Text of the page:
Follow CBSMIAMI.COM: Facebook | Twitter
WASHINGTON (CBSMiami) — As many as 48,000 so called Dreamers, undocumented students and workers who came to the U.S. as children, and had been protected from deportation by the DACA (Deferred Action for Childhood Arrivals) policy, now face the prospect of immediate detention and deportation.
Among 154,000 Dreamers whose eligibility had or would expire, did not apply for renewal by Thursday’s deadline.
In any event, some 800,000 Dreamers nationwide will face an end to DACA protection unless Congress moves to enact it as law.
“Some of those who did not apply to renew may have decided to go underground. They might want to remain in the shadows and not let immigration officials know of their whereabouts,” said attorney Adonia Simpson with the group Americans For Immigrant Justice, with the prospect of DACA being terminated on March 5th, a deadline set by President Trump.
The President has called the Dreamers “good kids,” and has said it’s up to Congress to bring them relief if lawmakers want it. A variety of measures that would make DACA permanent in some form or another have been introduced in both houses, but so far none has come to a vote.
In Doral, at the office of U.S. Senator Marco Rubio, a group of undocumented parents, many of them domestic or service workers, held a demonstration calling for comprehensive immigration reform that would protect all undocumented, but otherwise law-abiding, immigrants.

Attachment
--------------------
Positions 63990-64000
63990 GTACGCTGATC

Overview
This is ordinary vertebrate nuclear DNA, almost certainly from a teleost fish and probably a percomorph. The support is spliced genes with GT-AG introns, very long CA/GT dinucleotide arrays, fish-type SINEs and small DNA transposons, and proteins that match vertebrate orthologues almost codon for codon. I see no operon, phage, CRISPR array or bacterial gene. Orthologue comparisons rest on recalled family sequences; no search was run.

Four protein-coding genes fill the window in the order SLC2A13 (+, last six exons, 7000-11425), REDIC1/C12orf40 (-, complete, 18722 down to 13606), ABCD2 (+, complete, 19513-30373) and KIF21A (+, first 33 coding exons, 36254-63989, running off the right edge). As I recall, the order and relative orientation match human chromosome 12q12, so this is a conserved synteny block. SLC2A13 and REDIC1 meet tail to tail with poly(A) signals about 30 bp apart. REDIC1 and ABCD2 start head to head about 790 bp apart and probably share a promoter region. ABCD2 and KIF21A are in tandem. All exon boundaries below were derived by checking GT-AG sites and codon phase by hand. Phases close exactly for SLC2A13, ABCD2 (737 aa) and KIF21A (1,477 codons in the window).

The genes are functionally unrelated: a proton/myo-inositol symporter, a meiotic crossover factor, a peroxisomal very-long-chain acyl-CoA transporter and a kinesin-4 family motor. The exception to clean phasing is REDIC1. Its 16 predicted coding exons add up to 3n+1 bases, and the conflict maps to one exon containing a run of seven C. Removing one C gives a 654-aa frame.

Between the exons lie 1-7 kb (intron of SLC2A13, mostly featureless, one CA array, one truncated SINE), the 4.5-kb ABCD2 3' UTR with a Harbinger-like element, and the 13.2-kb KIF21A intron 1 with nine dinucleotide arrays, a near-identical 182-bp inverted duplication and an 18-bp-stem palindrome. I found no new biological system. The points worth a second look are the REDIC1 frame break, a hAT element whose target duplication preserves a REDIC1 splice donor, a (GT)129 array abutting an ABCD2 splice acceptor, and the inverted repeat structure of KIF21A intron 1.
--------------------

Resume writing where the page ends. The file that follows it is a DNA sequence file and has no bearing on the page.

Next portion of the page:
“We need Senator Rubio to stand with his community and support a clean DREAM Act that protects immigrant youth, without deporting their parents and separating their families,” said Yaqueline Lopez, an undocumented mother whose daughter, for the moment, is protected by DACA.
Rubio has said he will support a congressional measure, making some form of DACA permanent, but he has said he doesn’t think it would pass if broader immigration issues are included. Rubio, early on in his Senate tenure, attempted to lead a bipartisan effort to achieve a comprehensive immigration reform plan, but quickly retreated in the face of widespread backlash amid broad anti-immigrant sentiment.